But however much Biden may want to disengage, Afghanistan has a tendency to command attention. According to US intelligence estimates, Islamic State-Khorasan, the Afghan affiliate, could have the capability to launch international terrorist attacks in six months. To combat this some pragmatists have argued that the best option would be to recognise the Taliban and engage with it on its terms, as the best source of stability in Afghanistan against the brutal chaos of Islamic State, hoping to use recognition as a wedge to build a more inclusive government. But intelligence estimates also suggest that al Qaeda would have the capacity to mobilise itself to launch international attacks from Afghanistan within a year, under Taliban control, making engagement with the Taliban a somewhat less palatable option. It is a hard stretch to imagine the Taliban as a reliable counterterrorist ally.

And western powers are not the only players on the Afghan chessboard. While America participated in a formal meeting with China and Russia in Pakistan this week in order to keep regional dialogue intact, a far more important gathering was held in India between national security teams from India, Iran and Russia, along with Afghanistan’s Central Asian neighbours, the ‘stans’: Turkmenistan, Kyrgyzstan, Kyrgyzstan, Uzbekistan and Tajikistan.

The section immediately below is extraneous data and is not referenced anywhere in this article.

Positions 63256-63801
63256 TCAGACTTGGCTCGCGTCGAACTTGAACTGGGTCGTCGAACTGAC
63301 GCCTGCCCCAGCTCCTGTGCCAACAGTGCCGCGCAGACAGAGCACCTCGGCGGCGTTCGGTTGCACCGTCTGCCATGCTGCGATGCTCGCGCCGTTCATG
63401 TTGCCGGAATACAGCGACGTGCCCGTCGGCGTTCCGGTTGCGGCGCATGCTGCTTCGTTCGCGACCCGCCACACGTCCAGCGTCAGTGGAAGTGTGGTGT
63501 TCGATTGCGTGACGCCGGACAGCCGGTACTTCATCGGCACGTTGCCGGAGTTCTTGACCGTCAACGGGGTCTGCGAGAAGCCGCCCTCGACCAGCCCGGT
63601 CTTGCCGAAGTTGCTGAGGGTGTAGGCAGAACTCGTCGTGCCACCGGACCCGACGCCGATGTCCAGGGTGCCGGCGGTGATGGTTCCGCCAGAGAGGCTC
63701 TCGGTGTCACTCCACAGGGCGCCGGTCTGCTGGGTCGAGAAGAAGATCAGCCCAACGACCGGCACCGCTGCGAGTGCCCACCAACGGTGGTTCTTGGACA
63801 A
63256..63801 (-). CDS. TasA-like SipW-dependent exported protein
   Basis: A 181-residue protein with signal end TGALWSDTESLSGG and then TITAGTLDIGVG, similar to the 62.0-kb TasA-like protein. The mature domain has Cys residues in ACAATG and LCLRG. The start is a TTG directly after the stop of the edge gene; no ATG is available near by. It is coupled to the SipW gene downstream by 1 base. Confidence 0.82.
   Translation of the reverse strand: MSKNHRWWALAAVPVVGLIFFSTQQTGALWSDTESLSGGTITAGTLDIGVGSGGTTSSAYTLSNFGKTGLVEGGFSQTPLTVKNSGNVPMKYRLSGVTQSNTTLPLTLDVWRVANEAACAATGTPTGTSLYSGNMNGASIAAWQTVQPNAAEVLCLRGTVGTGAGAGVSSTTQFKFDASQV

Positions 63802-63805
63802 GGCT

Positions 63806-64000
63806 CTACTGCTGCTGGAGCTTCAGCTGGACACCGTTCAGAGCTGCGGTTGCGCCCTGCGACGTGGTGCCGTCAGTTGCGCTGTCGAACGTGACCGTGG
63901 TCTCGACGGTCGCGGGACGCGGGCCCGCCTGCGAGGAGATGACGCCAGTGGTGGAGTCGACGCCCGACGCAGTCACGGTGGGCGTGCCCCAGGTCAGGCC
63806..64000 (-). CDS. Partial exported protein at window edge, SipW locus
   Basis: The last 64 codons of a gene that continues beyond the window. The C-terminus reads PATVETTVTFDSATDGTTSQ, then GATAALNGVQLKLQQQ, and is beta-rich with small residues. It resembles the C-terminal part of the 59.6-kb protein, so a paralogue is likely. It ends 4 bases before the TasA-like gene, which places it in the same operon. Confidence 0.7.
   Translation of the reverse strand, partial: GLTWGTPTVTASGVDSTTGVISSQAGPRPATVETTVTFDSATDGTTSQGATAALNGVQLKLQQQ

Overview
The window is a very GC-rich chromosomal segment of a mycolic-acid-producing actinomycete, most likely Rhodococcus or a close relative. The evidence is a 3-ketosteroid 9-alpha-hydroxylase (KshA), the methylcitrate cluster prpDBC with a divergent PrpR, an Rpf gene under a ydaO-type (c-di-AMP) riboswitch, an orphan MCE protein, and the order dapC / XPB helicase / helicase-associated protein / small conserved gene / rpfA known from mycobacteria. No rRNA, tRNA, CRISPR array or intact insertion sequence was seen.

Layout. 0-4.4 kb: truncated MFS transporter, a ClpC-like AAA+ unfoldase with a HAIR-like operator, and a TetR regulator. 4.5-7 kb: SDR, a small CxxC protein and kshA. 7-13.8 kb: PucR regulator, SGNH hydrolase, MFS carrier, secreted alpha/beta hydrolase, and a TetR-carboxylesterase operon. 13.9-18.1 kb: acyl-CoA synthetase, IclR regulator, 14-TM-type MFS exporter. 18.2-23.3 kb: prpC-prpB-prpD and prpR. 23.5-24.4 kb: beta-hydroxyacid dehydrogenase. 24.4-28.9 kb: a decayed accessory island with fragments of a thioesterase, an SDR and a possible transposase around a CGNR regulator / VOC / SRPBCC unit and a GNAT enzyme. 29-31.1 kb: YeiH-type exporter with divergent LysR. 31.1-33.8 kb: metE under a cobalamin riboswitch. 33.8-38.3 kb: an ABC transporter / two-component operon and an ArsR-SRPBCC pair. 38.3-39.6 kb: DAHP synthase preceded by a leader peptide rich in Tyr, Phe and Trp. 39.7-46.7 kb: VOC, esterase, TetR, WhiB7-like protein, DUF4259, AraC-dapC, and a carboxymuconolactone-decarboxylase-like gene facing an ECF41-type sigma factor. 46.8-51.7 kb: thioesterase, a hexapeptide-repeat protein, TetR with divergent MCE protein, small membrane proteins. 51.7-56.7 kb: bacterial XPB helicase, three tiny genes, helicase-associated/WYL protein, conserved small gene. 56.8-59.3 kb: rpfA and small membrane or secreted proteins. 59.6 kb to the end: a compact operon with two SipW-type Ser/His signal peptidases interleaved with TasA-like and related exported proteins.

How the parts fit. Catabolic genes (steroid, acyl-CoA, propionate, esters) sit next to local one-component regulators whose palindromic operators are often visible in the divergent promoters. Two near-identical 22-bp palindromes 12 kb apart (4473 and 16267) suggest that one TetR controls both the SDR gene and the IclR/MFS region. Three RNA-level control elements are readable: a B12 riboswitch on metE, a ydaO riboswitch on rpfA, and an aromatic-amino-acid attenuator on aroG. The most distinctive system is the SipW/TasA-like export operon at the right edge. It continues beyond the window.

This could mark the beginning of organised armed resistance to the Taliban. Iran and Russia were initially supportive of the Taliban takeover, but already appear to be experiencing a sort of ‘buyer’s remorse’. Neither is comfortable with the Haqqani network, and widespread Taliban clearances of minority Hazara Shia people from the central highland region have provoked Shia Iran.

India’s only overseas military base is an airfield in Tajikistan and it does appear to be at least lining up the pieces for potential future support to military opposition to the Taliban. It is the duty of western democracies to get behind this according to the French activist philosopher Bernard-Henry Levy, who urges us ‘to encourage, support, and, if necessary, arm…the Afghan resistance.’

This leaves Pakistan exposed as the Taliban’s sole backer. However much prime minister Imran Khan may play the victim as he did in the meeting with the US, China and Russia, claiming Pakistan bore the brunt of terrorist attacks and the burden of refugees, Pakistan is more responsible than any for the growth of terrorism in the region. The Haqqanis only emerged as the dominant faction in Kabul under a deal brokered by Pakistan’s intelligence chief. This is a government made in Islamabad. And while the rest of the world is still withholding recognition of the Taliban regime, Pakistan has given the ‘Islamic Emirate of Afghanistan’ de facto recognition with an exchange of ambassadors. To Pakistan this is an acceptance of reality, arguing that a policy of ‘wait and see’ would abandon the Afghan people. But the act rings hollow as at the same time Pakistan continues to sponsor terrorist groups aimed at destabilising India, while evidence has emerged that Pakistan is backing new hard-line groups in Afghanistan as insurance in case the Taliban should fail them. It is as if the sponsorship of jihad is the only policy tool available to the Islamabad government.

Exactly three months after the Taliban takeover in Kabul, their government remains unstable, riven by arguments between different factions, and the outside world is no nearer finding a solution, while the Afghan people face starvation.